Even in Saudi Arabia—a relatively rich country—where there were injustices and relatively poorer and disfranchised communities, the risk of violence increased. It is sometimes easier to focus on terrorists and their actions than on the deeper causes that build up to individual actions or full-blown wars. Far more people are killed every year in developing countries by AIDS, malaria, tuberculosis and diarrhoea than by terrorism. Yet the military response to events cannot be separated from the work required to get a country back on its feet. Today, we are involved in military action in Iraq, Afghanistan and elsewhere, and at the same time, there is widespread acceptance that the redevelopment of those countries is vital if they are to return to peace. Today is not the time to go into the reasons for that involvement, but the link is clear, and hopefully the Secretary of State will update us on progress on the reconstruction of those countries.
In 2000, more than half the countries in Africa and 20 per cent. of its population were affected by conflict. As the right hon. Member for Leeds, West has mentioned, more than 6 million people died and 20 million were displaced as a result of conflict in the 1990s. The scale of the devastation in countries such as Sudan, the DRC and Somalia is hard to imagine. The word “displaced” does not do justice to the suffering of those who have survived and ended up in refugee camps or hiding from their attackers—to end every day by hiding in a forest is no way to live.
Given the importance of conflict resolution, halting the flow of arms to conflict-affected countries is a vital precondition for development. In recent years, concerns about the dangers posed by weapons of mass destruction have distracted us from an even greater threat to humanity, the trade in conventional arms. I have seen for myself, the devastating effect of arms trading in conflict zones across the world. Far too often, guns are pouring into countries which are already suffering from conflict or which are close to civil war. The real weapons of mass destruction are Kalashnikovs—AK47s.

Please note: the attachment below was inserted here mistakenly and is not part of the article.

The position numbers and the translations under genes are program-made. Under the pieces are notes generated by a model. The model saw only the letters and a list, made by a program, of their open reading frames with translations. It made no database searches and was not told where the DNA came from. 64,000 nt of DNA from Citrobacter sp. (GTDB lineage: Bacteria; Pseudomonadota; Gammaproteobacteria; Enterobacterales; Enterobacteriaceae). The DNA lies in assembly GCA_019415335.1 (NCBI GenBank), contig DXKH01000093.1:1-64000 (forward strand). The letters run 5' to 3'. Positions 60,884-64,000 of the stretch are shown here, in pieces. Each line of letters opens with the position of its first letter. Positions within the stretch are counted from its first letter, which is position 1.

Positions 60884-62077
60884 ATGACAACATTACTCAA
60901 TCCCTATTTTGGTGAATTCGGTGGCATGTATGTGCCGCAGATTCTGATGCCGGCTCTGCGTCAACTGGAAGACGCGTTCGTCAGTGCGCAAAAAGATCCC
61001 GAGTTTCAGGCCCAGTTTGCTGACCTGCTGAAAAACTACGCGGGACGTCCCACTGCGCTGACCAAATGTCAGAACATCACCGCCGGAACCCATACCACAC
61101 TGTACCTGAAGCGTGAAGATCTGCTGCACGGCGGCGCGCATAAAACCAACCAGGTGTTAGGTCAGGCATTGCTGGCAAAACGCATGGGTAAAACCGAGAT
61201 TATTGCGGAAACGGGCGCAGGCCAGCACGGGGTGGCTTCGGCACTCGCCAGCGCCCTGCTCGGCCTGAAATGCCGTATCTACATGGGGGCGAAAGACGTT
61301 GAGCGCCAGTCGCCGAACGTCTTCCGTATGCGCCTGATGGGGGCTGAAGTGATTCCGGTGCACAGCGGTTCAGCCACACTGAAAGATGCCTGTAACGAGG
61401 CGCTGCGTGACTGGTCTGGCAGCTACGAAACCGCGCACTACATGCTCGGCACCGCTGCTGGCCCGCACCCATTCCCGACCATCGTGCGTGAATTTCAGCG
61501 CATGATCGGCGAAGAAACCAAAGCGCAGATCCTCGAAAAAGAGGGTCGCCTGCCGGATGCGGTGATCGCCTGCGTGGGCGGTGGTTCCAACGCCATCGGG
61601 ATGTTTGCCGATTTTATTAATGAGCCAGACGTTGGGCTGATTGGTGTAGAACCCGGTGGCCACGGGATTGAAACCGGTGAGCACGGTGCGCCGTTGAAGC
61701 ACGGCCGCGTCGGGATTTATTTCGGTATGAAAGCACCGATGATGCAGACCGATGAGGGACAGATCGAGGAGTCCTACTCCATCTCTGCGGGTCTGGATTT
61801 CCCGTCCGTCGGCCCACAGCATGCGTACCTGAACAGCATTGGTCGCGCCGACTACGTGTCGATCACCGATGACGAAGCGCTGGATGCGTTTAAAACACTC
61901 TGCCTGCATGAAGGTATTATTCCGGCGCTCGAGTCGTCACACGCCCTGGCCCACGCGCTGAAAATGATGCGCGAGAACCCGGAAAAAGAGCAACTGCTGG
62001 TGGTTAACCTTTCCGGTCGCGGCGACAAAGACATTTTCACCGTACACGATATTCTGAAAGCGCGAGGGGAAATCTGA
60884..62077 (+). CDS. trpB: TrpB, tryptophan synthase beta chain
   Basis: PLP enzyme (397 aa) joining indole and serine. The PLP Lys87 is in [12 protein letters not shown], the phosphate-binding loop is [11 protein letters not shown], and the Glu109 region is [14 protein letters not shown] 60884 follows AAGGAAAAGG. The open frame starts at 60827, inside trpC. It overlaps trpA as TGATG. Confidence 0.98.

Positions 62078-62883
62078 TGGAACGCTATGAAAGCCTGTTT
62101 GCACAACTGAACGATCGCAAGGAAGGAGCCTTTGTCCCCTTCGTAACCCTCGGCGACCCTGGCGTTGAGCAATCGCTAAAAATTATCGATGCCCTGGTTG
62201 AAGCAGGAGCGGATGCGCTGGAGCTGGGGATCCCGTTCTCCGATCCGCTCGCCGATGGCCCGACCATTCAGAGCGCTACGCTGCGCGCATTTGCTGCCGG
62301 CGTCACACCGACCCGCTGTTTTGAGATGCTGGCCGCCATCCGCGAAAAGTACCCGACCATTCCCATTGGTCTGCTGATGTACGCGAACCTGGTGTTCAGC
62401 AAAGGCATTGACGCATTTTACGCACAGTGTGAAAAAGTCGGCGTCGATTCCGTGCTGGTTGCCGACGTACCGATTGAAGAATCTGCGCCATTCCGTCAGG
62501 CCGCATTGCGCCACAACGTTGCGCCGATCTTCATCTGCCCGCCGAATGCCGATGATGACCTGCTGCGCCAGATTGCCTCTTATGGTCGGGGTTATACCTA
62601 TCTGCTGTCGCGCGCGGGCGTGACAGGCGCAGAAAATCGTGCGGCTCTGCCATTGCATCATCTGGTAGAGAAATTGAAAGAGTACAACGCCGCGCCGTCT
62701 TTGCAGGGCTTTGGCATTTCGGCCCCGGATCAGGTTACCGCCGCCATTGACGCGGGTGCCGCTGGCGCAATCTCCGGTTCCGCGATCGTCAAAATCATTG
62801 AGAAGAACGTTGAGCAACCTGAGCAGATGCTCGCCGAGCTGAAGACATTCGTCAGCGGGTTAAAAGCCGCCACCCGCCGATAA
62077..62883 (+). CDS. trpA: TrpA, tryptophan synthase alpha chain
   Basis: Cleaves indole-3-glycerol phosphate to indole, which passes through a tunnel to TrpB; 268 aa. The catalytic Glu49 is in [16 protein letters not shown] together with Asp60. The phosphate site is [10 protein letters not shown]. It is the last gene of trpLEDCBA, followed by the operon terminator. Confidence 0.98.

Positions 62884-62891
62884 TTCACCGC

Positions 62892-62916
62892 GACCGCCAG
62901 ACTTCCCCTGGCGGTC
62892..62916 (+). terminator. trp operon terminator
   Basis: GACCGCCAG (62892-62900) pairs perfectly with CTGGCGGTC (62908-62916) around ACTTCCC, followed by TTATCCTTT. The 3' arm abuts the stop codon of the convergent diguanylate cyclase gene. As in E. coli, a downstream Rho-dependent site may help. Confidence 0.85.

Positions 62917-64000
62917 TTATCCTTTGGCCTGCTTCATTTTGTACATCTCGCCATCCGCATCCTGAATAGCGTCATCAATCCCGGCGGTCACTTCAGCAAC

No one here would dispute the fact that small arms frequently end up in the hands of someone other than the intended recipient. All too often, they find their way into conflict zones. Getting to grips with that problem is of vital importance and requires action on a national and global level. Strong common standards for the global trade in conventional weapons must be an international priority. In that respect, it is crucially important that we progress towards an international arms control treaty, which must be a central part of conflict prevention. I was pleased to see a UN vote in favour of the recent UK-led resolution on that matter, and I congratulate the Secretary of State on his part in that. However, keeping up momentum will be key, given the lack of enthusiasm in some quarters. I look forward to an update from him.
Although I commend the Secretary of State for his work on securing an international agreement on the arms trade, much work needs to be done in this country to ensure that we are part of the solution and not part of the problem. The fact remains that, rightly or wrongly, the UK is one of world’s leading arms exporters. As such, it is crucial that we conduct our affairs ethically and responsibly.
It is sad to say that the figures mentioned by my right hon. Friend are stark. One of the problems is that apart from official exports, we do not know the full impact. That issue relates to the Quadripartite Committee, which was mentioned earlier.